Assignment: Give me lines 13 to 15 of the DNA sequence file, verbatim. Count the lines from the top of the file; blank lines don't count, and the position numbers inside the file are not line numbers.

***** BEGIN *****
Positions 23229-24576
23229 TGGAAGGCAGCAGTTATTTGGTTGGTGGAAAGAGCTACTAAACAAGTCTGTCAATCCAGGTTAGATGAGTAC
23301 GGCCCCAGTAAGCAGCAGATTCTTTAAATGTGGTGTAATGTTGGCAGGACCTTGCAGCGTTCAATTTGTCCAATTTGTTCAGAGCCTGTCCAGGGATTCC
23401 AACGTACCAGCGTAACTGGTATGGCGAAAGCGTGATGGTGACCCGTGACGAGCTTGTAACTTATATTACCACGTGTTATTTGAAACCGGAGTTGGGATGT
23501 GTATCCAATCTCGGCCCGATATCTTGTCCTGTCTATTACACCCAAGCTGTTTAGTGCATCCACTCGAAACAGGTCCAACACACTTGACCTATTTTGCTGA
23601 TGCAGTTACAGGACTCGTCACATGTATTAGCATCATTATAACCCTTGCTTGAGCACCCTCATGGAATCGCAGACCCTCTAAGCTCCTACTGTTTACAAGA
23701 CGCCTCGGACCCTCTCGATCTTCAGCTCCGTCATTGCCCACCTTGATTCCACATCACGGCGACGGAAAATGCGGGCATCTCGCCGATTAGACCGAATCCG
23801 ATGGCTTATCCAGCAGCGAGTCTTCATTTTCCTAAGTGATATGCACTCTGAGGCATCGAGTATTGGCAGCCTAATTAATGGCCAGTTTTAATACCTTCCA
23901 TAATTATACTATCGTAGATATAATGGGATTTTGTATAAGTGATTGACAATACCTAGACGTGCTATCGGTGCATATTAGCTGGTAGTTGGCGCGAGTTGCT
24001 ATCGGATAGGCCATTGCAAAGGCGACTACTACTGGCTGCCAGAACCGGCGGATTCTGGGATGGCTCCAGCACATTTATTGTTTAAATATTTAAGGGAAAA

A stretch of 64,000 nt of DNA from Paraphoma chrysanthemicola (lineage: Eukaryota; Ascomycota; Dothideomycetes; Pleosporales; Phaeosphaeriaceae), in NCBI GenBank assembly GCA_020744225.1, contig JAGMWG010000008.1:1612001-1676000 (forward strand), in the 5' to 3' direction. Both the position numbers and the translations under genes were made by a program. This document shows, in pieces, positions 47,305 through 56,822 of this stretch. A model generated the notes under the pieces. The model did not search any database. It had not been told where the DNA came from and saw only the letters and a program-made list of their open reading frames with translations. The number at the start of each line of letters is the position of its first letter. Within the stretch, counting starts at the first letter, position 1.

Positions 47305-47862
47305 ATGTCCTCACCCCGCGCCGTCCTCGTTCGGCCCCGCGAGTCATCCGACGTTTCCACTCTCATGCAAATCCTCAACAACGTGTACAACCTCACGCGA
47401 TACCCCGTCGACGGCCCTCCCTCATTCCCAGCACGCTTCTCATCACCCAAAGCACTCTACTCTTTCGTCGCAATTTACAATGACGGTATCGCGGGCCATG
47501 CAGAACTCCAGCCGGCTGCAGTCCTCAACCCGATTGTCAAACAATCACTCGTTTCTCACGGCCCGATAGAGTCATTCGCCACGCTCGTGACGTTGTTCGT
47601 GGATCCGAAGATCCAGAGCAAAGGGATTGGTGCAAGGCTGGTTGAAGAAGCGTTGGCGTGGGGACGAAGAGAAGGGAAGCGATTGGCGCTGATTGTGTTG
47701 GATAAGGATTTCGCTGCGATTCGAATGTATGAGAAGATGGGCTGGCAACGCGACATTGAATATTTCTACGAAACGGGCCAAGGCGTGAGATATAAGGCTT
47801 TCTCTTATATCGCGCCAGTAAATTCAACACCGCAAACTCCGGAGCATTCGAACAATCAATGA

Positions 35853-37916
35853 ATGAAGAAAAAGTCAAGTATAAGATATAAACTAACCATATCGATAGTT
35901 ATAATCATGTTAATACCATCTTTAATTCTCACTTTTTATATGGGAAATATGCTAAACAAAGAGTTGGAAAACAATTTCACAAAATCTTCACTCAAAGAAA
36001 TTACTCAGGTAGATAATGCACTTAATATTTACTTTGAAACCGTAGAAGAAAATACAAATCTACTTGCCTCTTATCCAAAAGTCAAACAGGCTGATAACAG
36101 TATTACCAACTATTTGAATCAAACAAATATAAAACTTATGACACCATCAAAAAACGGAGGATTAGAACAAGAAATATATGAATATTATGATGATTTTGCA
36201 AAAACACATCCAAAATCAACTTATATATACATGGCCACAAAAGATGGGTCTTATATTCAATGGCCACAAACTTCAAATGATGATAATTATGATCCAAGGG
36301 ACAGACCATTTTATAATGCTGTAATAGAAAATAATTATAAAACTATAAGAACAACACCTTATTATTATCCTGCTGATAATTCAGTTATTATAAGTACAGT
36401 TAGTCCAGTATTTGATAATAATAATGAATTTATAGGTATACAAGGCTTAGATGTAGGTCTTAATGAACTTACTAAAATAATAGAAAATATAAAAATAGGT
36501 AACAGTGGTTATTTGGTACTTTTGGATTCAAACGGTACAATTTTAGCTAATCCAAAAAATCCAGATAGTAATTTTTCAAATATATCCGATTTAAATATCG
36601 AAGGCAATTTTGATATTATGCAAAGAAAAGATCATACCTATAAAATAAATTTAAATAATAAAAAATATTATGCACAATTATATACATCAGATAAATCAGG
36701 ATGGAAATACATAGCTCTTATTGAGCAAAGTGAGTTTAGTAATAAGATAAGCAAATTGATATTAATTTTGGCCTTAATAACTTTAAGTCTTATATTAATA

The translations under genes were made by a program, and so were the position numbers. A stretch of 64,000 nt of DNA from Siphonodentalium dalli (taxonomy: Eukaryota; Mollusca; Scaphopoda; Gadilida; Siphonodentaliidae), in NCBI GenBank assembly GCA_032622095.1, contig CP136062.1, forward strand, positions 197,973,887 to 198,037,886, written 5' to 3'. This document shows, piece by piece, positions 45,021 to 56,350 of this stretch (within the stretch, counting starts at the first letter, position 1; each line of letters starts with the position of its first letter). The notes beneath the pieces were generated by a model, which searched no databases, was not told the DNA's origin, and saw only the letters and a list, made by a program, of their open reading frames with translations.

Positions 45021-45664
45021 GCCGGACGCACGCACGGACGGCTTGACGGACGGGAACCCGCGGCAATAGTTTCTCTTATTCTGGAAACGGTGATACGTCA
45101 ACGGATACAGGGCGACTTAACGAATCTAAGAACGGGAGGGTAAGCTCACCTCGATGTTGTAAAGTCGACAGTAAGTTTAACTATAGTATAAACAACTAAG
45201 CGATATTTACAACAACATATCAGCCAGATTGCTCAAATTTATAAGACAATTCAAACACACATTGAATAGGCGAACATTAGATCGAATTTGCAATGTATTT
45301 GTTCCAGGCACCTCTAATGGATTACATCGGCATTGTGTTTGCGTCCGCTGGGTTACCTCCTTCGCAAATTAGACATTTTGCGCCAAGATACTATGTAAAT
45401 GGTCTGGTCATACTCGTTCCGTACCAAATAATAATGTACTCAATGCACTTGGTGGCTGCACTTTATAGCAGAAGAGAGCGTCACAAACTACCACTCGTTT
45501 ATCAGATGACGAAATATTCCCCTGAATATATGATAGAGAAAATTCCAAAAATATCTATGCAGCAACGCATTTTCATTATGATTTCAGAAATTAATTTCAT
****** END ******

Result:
47305 ATGTCCTCACCCCGCGCCGTCCTCGTTCGGCCCCGCGAGTCATCCGACGTTTCCACTCTCATGCAAATCCTCAACAACGTGTACAACCTCACGCGA
47401 TACCCCGTCGACGGCCCTCCCTCATTCCCAGCACGCTTCTCATCACCCAAAGCACTCTACTCTTTCGTCGCAATTTACAATGACGGTATCGCGGGCCATG
47501 CAGAACTCCAGCCGGCTGCAGTCCTCAACCCGATTGTCAAACAATCACTCGTTTCTCACGGCCCGATAGAGTCATTCGCCACGCTCGTGACGTTGTTCGT